Touchless proximity switch

Touchless / Proximity Switch

Spark Technology Coordinator Brian Sward has developed a very cost-effective touchless switch, also known as a proximity switch. In the world of adaptation for people with certain types of disabilities, such switches provide a simple but highly effective and easy way to activate toys, lamps, signaling and speech devices, and all sorts of electronic devices. Similar proximity switches are available commercially, at remarkably high prices that many individuals would find prohibitive.


A Good Time at Vestival

Spark had an informational booth at the annual Vestival festival on May 11 and spread the word about our services. It was good to see old friends and meet new ones on such a beautiful day! We also made a little money by offering chilled water bottles for a small donation.

Mary Thom and Madeline Rogero

Mary Thom Adams with former Knoxville Mayor Madeline Rogero, right.

Julie Ownby and friend

At Vestival, Spark’s pediatric coordinator, Julie Ownby, right, shares Spark’s story with a visitor.


Spark Supports Parents

Big congratulations to our pediatric coordinator, Julie Ownby, who recently graduated with an associate’s degree in social work from Roane State Community College. Julie has launched a support group for parents of children with disabilities. They are invited to join Julie to share concerns, ask questions and, of course, find support from people going through similar circumstances.

The group meets from 5 to 6 p.m. on select Tuesdays at Spark. Summer dates are June 4 and 18, July 2, 16 and 30, and Aug. 13 and 27.


Challenge Accepted DocumentaryHow Would You Like to be in the Movies?

Alan Williams, formerly with WVLT-TV and owner of Alan Williams Entertainment Inc., and Gary Harmon, retired Knox County Schools teacher and host of the YouTube show “Harmon Speaks,” are teaming up to make a documentary called “Challenge Accepted,” about the state of disabilities in America. The documentary will discuss how people with disabilities have been treated throughout history, show a town hall-style meeting of people with disabilities (and their supporters), and consider the future role of persons with disabilities.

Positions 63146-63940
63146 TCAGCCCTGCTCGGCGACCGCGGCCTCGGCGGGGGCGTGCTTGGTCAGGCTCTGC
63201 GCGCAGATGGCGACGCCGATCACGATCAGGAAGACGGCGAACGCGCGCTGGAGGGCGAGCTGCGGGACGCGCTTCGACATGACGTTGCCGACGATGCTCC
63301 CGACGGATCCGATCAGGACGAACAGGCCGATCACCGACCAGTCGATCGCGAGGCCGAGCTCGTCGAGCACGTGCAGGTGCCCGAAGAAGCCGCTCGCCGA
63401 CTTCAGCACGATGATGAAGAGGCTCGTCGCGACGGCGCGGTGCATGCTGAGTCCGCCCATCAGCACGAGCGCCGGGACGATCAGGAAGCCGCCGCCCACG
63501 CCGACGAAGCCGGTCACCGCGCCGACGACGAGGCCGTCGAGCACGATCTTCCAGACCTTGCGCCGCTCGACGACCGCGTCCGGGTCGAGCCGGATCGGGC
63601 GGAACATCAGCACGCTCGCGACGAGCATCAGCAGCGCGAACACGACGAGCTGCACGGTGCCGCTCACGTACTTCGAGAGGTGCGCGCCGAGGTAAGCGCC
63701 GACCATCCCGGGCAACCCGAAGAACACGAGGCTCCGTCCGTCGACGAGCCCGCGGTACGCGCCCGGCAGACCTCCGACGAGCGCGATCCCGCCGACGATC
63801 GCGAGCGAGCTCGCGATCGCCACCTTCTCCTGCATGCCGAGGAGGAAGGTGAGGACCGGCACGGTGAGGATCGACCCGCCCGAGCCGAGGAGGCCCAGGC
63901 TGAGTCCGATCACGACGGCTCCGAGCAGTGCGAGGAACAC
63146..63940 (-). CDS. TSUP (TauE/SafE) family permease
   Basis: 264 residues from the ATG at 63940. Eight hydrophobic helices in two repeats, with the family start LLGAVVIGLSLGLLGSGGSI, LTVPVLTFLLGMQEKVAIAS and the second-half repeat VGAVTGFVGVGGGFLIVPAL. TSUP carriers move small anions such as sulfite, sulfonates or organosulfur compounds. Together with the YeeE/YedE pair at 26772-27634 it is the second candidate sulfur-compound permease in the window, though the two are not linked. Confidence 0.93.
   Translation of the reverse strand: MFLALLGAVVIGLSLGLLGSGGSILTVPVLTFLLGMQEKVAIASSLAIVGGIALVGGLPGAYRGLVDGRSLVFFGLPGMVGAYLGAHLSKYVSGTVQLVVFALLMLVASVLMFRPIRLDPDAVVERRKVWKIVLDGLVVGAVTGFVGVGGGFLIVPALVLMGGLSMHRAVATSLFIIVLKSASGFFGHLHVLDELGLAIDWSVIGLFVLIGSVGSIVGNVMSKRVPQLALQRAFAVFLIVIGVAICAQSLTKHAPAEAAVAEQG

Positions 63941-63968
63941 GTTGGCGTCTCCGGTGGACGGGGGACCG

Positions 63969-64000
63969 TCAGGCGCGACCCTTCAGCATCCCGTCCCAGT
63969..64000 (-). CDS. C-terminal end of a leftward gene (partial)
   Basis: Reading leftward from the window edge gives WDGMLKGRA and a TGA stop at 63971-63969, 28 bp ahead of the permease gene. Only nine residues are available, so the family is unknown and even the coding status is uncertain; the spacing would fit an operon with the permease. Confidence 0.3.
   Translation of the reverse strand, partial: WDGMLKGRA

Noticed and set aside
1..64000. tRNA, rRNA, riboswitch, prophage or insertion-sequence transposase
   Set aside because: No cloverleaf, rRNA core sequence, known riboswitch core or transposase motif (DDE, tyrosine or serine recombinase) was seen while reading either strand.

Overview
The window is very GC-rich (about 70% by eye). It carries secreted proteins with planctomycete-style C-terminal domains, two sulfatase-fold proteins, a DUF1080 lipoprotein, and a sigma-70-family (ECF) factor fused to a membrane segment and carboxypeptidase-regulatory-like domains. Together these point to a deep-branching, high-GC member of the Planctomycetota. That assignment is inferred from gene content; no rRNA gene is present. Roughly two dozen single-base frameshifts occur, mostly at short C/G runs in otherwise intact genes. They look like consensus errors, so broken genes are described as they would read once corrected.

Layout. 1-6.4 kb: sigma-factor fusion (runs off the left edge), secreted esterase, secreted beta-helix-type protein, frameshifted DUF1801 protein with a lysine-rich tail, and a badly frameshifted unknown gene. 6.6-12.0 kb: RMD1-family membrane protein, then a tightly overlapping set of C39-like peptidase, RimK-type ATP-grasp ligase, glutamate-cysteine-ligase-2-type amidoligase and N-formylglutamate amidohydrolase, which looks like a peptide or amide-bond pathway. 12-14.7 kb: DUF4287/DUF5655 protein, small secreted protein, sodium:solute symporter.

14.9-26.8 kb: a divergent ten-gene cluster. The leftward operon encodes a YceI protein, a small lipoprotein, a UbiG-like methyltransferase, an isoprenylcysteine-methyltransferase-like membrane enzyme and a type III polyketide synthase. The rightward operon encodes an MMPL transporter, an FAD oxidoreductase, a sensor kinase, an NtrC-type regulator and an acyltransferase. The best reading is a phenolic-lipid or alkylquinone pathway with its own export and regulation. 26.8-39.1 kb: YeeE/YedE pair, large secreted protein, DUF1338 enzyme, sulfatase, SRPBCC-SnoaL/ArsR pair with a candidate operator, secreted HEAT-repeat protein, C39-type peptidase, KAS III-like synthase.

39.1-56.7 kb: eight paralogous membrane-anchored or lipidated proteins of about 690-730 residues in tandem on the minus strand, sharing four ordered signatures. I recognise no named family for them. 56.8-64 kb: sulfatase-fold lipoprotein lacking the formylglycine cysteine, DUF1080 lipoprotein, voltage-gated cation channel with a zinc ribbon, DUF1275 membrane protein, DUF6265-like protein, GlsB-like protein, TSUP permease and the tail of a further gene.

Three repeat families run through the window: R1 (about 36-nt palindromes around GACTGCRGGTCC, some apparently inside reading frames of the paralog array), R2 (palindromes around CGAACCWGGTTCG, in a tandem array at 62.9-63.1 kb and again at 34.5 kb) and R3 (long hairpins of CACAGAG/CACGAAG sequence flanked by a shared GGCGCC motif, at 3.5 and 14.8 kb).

Would you like to be in the documentary? Want to make your opinions known? Want to be there and just listen? You’re invited! We will host the town hall-style meeting from 1 to 3 p.m. Saturday, July 13, at Westminster Presbyterian Church, 6500 S. Northshore Drive, Knoxville. People with disabilities – physical, intellectual or invisible – are welcome, as are your friends and family. We want a large crowd so we can hear a variety of opinions and show the world that this is important to us. If you plan to attend, help us keep count of attendees by emailing Gary Harmon at and giving him the names of attendees.

We are trying hard to make a difference in the world by updating the way the world perceives people with disabilities. Help us make a difference. Let us have just two hours of your summer to change the way the world thinks.


Be a Vol – for Spark!

Do you like volunteering? Do you love Spark? Spark has a huge heart but a small staff, and we welcome any time and talent you wish to contribute. It could as simple as answering the telephone for a couple of hours a week or as advanced as helping to repair durable medical devices. Do you have a knack for electronics, engineering or computers? Spark can plug you in to a variety of necessary tasks. Call Mary Thom Adams at 865-219-0130 or email for more information.

Spark also appreciates monetary donations online at Don’t forget our GoFundMe campaign, Thank you!

116 Childress St.
Knoxville, TN 37920

Spark is a designated 501(c)(3) organization by the IRS, and all donations of money, time, or equipment are tax deductible.

Newsletter produced by Betsy Pickle and Brian Sward.